Doctors are not allowed to deny the hospital admittance of people for not having been tested for the Covid-19 coronavirus, Raed Arafat, the head of the Emergency Situations Department, warned on March 29. Doing so incurs criminal liability, he said.
“We want to draw the attention to this – the refusal to admit a patient in need of hospital care incurs criminal liability. We want to draw the attention of managers, heads of departments and doctors that patients cannot be refused treatment on grounds that there is no confirmation of whether they are Covid-19 infected or not,” Arafat said, quoted by Digi24.ro.
This is part of a new order established by the authorities in the context of the Covid-19 pandemic.
Arafat explained that the new provision was instated after cases where recorded were patients were admitted late of transferred late at other hospitals because they had not been tested for the Covid-19 coronavirus.
Under the same provision, any patient can be considered a Covid-19 suspect.
“We have decided to issue an order that establishes that any patient can be considered a Covid-19 suspect, even if there is no testing at the emergency unit; this is why the medical staff needs to take the appropriate protective measures, after which the patient who has a different pathology or requires immediate hospitalization will be admitted to the available hospital or at the one they came to,” Arafat said.
The order comes after cases of doctors turning down patients who were suspected of being infected with the Covid-19 coronavirus but also amid numerous complaints from health workers over the lack of appropriate protective equipment.
For instance, last week, doctors and nurses at the Elena Doamna Maternity Hospital in Iași protested after the ambulance service brought in a patient suspected of being infected with the Covid-19 coronavirus, Digi24.ro reported. They said they had no protective equipment and that the patient should have been taken at the Cuza Vodă Maternity, also in Iaşi.
Meanwhile, doctors have been complaining about the lack of protection equipment, which leaves them vulnerable to contracting the Covid-19 infection. On March 26, of the 1,029 confirmed Covid-19 cases reported in Romania, 153 were health workers. Most of them were in Suceava, where the County Hospital closed for disinfection because of the situation. The Covid-19 infections among doctors and nurses increased significantly after they attended patients who didn't mention they had traveled abroad or were not aware that they had been in contact with potentially infected people. They were treated without special safety measures passing the virus to doctors and nurses, who also passed the virus to other colleagues or patients.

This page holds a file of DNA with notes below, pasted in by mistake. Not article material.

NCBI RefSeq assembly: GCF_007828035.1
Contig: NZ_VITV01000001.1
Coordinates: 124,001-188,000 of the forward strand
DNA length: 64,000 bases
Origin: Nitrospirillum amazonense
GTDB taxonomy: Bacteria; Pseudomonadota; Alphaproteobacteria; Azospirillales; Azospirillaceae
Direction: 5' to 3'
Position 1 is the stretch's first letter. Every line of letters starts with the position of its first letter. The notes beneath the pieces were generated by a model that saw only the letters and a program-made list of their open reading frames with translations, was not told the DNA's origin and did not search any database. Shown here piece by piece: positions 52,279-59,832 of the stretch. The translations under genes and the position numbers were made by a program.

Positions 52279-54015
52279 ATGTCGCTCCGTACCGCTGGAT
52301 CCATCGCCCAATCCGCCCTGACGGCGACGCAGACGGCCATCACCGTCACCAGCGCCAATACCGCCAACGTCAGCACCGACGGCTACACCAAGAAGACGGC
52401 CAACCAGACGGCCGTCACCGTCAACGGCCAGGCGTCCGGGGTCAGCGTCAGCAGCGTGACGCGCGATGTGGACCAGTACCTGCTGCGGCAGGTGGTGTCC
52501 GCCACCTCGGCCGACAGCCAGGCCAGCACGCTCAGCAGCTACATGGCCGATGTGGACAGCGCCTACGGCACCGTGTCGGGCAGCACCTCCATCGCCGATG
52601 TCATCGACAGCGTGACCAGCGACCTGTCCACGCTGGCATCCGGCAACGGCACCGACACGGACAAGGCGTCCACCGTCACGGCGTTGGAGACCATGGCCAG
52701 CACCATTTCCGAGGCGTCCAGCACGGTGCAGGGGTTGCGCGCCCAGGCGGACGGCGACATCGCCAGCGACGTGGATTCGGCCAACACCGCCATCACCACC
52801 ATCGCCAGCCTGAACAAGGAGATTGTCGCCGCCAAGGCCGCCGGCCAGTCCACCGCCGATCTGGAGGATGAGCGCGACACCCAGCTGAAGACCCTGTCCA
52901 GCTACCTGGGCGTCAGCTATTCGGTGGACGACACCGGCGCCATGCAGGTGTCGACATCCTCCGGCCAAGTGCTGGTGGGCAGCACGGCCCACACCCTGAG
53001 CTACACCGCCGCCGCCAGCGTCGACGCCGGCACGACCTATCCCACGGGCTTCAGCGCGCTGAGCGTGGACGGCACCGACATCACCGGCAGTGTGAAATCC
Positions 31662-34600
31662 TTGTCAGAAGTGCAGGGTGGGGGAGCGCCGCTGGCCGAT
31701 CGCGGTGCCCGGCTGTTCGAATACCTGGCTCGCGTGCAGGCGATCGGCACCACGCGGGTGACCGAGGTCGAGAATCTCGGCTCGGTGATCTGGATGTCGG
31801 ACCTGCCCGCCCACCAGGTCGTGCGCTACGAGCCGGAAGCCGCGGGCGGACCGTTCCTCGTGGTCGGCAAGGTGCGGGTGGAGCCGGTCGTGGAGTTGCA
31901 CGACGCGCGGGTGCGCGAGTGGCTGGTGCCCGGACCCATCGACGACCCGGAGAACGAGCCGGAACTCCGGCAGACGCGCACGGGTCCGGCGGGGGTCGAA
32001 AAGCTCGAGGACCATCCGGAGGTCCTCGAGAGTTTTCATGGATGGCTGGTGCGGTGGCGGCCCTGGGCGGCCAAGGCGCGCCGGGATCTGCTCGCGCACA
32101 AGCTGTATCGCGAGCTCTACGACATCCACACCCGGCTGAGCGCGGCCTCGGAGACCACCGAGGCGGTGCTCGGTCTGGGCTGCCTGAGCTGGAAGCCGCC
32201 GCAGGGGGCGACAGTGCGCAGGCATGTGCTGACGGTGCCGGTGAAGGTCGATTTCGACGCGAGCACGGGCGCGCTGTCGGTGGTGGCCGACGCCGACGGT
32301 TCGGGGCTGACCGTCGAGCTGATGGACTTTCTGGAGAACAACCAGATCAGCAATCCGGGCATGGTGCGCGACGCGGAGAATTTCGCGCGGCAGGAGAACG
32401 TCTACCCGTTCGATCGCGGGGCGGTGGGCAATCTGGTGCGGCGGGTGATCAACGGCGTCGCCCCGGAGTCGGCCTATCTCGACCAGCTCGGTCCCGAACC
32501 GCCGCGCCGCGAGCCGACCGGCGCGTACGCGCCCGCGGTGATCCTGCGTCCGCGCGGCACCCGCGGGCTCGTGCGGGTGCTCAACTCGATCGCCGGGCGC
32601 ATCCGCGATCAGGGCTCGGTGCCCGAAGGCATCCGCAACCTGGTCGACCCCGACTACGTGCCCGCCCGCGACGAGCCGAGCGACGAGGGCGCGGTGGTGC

Another article of the order announced by Raed Arafat establishes that, for the duration of the state of emergency, doctors and nurses but also auxiliary staff, such as biologists, pharmacists or therapists can be reassigned to work at public units with a staff deficit without being able to turn down the reassignment. If the reassignment entails the transfer to a different locality, the authorities are compelled to provide them with accommodation and food.
The same order establishes that the Emergency Situations Inspectorate (ISU) will coordinate the ambulance services throughout the duration of the state of emergency. As such, the heads of local ISU departments will be able to replace the resources of the emergency service SMURD with vehicles of the county ambulance services or supplement the teams of the ambulance services with SMURD paramedics. The SMURD service usually covers any type of emergency intervention with a team of paramedics, while the team of the ambulance service also includes a doctor.
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